Culver City Observer -

State Controller John Chiang has unveiled a new website that allows Californians to easily track every tax dollar raised by Proposition 30, a temporary tax increase approved by voters in November 2012 to stabilize the fiscal health of K-12 schools and community colleges.

 

April 10, 2014

John Chiang

State Controller John Chiang has unveiled a new website that allows Californians to easily track every tax dollar raised by Proposition 30, a temporary tax increase approved by voters in November 2012 to stabilize the fiscal health of K-12 schools and community colleges.

"This transparency tool was built to help taxpayers monitor every dollar raised, where it was allocated, how it will be spent, and whether it was used in accordance with the law. In approving temporary tax increases, voters entrusted their elected officials to use those extra funds to stave off more than $5 billion in cuts to schools and help restore their fiscal stability," Chiang said.

"Promises of appropriate and prudent spending were made to the public and this tool intends to hold the State and its local education officials accountable for keeping them."

The website was developed in partnership and based on information provided by the California Community Colleges Chancellor's Office, California Department of Education, California Department of Finance and the State Treasurer's Office.

Proposition 30, officially known as The Schools and Local Public Safety Protection Act of 2012, raises personal income taxes for seven years on taxpayers with incomes of $250,000 or more. It also increases sales taxes by a quarter-cent for four years.

The Legislative Analyst's Office estimated the measure will increase state revenues by about $6 billion annually from Fiscal Year (FY) 2012-13 through FY 2016-17, with smaller revenue amounts expected in FY 2017-18 and FY 2018-19. Since January 1, 2012, more than $13 billion have been allocated to local education agencies, such as K-12 school districts, county offices of education, charter schools and community colleges.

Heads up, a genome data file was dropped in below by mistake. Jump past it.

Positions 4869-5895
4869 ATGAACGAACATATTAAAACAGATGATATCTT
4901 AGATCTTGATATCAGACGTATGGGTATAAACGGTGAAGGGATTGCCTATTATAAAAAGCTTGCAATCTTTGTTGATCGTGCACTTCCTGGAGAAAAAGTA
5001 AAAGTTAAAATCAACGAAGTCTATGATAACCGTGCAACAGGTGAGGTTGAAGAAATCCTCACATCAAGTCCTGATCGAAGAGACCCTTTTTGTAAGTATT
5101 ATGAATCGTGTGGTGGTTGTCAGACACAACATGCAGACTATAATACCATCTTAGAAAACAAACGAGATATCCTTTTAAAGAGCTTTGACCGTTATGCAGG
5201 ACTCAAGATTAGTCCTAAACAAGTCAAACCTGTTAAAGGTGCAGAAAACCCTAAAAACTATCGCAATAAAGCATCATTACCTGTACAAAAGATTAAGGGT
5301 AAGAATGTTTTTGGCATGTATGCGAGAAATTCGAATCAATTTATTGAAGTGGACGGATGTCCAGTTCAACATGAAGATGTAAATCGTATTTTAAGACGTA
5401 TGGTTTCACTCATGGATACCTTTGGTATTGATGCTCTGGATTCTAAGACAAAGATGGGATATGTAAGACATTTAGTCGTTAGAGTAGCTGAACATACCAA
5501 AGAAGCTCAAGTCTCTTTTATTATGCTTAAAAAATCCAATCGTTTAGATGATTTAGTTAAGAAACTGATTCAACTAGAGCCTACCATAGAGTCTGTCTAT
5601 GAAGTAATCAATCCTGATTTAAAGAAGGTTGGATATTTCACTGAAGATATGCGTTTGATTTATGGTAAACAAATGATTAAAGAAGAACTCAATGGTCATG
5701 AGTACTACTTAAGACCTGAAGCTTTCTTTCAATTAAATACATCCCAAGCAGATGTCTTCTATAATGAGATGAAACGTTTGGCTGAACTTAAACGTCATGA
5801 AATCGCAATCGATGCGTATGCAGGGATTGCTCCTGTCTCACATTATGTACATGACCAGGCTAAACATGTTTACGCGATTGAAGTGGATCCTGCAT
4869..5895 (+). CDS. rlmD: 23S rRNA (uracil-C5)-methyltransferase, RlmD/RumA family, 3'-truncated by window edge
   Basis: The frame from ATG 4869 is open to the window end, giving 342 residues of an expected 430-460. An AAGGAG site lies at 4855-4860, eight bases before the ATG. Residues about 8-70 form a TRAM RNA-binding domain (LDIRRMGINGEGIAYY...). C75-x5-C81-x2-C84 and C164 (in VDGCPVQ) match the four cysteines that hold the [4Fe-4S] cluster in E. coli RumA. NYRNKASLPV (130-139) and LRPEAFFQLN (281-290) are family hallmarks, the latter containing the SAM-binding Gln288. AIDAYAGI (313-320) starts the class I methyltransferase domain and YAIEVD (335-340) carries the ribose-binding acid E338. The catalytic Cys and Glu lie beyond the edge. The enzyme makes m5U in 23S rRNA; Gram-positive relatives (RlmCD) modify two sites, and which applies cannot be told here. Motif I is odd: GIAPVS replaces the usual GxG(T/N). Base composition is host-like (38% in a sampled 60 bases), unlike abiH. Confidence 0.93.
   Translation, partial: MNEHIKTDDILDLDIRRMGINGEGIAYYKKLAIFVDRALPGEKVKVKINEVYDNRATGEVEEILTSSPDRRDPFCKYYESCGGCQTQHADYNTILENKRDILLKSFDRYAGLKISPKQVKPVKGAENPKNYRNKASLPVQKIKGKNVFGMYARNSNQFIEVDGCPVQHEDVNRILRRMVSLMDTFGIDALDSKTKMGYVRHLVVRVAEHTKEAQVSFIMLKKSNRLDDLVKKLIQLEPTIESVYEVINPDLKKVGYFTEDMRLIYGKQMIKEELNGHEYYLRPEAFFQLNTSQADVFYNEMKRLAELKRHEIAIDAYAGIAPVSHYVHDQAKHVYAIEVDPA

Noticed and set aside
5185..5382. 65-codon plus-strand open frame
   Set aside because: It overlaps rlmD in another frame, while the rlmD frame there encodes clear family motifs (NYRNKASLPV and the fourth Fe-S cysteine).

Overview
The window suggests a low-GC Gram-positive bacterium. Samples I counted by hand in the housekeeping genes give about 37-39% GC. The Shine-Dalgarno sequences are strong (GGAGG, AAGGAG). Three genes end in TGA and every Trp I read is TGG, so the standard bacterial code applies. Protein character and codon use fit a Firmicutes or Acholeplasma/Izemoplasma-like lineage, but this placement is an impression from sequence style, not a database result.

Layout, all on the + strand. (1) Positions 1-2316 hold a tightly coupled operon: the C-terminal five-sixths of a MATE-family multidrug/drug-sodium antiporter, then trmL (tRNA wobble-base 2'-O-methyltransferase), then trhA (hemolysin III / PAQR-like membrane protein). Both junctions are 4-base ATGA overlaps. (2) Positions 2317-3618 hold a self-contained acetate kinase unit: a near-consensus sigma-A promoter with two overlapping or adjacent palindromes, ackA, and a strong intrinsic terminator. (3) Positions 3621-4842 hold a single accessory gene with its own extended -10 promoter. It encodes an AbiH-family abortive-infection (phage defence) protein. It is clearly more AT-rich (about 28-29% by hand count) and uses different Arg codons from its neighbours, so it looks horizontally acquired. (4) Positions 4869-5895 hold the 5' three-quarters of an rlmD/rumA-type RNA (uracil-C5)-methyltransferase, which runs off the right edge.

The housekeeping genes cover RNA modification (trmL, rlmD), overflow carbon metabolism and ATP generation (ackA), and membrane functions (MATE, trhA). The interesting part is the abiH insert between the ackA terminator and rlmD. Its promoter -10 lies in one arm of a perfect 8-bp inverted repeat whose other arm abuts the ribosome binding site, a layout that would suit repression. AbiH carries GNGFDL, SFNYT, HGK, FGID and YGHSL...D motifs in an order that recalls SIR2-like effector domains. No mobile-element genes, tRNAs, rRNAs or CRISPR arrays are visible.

Those visiting TrackProp30.ca.gov can:

• See how much each school district, charter school, and community college receives annually from Proposition 30

• View all revenues received by each local education agency, including not only Prop. 30 funds, but all federal and state funds and local property taxes

• See a detailed breakdown of all expenditures made by local education agencies, including the amount spent on books and supplies, salary and benefits, and services and operations

• View objective metrics that measure an agency's financial health and monitor multi-year trends

• Beginning in the summer of 2015, when they first become available, read audit reports to determine if an entity has spent Prop. 30 funds as the law requires

• See audit findings from each local education agency's independent auditor

• Download raw data to do comparisons

"I want to thank the Department of Education and the California Community Colleges for sharing this important information and helping us make it available to the public," Chiang said. "We all care about our children's future and want to provide them with a world-class education. Being open and honest with information about our school's finances equips the public to play a bigger role in the governance of our state."

For more news, please follow the Controller on Twitter at @CAController, and on Facebook at California State Controller's Office.

 

Reader Comments
(0)

 
 

Powered by ROAR Online Publication Software from Lions Light Corporation
© Copyright 2020